There is a “high degree of probability” that bone fragments found recently near the Russian city of Yekaterinburg are those of a daughter and son of the last czar, forensics experts said Friday.
If confirmed, the find would fill in a missing chapter in the story of the doomed Romanovs, who were killed after the violent 1917 Bolshevik Revolution ushered in more than 70 years of Communist rule.
The fragments were found by archaeologists in a burned field near the Ural Mountains city where Czar Nicholas II, his wife, Alexandra, and their five children were held prisoner by the Bolsheviks and then shot in 1918. The discovery was announced in August.
“Investigators have made a preliminary conclusion that there is a high degree of probability that the bones ... belong to the Crown Prince Alexei and Princess Maria,” said Vladimir Gromov, deputy forensic chief in the Sverdlovsk region, in televised remarks. “I want to emphasize, though, that this conclusion has a deeply preliminary character.”
Alexei, 13, was the heir to the Russian throne.
Federal forensic investigator Vladimir Solovyev said that conclusions were based on “anthropological and dental” tests, and he warned that the genetic tests would be difficult since the fragments were burned and badly damaged.
NTV television said in August that along with the remains archaeologists found shards of a ceramic container of sulfuric acid as well as nails, metal strips from a wooden box, and bullets of various caliber.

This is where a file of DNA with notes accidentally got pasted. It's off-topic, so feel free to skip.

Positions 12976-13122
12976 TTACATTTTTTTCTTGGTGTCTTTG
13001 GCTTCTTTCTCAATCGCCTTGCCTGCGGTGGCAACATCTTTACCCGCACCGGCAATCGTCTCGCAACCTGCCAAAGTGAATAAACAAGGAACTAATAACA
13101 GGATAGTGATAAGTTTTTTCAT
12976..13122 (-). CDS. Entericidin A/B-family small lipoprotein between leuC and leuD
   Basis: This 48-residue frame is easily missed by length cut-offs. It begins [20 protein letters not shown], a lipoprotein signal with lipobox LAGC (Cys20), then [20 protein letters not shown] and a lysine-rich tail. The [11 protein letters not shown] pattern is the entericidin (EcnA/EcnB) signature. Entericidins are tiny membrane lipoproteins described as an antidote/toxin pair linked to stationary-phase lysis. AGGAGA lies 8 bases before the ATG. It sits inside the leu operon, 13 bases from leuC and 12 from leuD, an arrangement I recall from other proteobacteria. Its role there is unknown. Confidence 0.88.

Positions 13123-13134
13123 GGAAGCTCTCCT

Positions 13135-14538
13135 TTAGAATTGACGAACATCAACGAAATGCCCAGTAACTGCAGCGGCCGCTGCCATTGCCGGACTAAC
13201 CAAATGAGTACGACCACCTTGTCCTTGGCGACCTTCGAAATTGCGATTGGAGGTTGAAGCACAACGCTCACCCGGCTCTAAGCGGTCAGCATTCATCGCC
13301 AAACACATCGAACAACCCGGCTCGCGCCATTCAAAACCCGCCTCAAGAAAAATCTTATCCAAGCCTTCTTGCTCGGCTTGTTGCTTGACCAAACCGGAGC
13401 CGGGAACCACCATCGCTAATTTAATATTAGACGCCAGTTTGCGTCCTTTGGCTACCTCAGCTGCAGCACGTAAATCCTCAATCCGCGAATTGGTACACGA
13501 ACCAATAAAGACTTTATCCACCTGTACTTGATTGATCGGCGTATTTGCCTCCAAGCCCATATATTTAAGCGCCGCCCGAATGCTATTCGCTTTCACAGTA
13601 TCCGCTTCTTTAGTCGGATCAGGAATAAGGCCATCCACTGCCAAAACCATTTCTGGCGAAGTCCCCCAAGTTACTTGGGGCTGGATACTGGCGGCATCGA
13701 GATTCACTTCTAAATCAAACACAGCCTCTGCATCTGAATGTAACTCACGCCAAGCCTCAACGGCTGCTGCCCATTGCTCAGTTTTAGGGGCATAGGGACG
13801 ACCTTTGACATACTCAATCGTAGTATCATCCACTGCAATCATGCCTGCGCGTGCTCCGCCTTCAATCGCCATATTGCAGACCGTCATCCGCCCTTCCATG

Government reopens death probe
Prosecutors have said they would reopen an investigation into the circumstances surrounding the deaths of the royal family, a decision that suggested the government was taking the discovery seriously.
In 1998, remains unearthed from a mining pit in Yekaterinburg and identified as those of Nicholas and Alexandra and three of their daughters were reburied in the Peter and Paul Cathedral in the imperial-era capital of St. Petersburg. The ceremony, however, was shadowed by doubts — including from the Russian Orthodox Church — about their authenticity.
Still, the royal family was canonized by the church in 2000.
Descendants of the royal family have repeatedly petitioned Russian authorities to declare Nicholas and his family victims of political repression.
On Wednesday, the prosecutor general’s office again denied that request, saying no court or “extra-judicial body” had issued any sort of execution or repression order for the royals.
Father Georgy Mitrofanov, a member of the church commission reviewing requests to canonize saints, said regardless of the outcome of the testing, Russia still needed confront the murders and reconcile with its violent history.
“On the one hand, the remains of the killed czar were found and buried in a grand manner in the tomb at the ... Peter and Paul Fortress, but on the other hand ’monuments’ to the executioners of the czar’s family are still decorating our country,” he said in televised comments.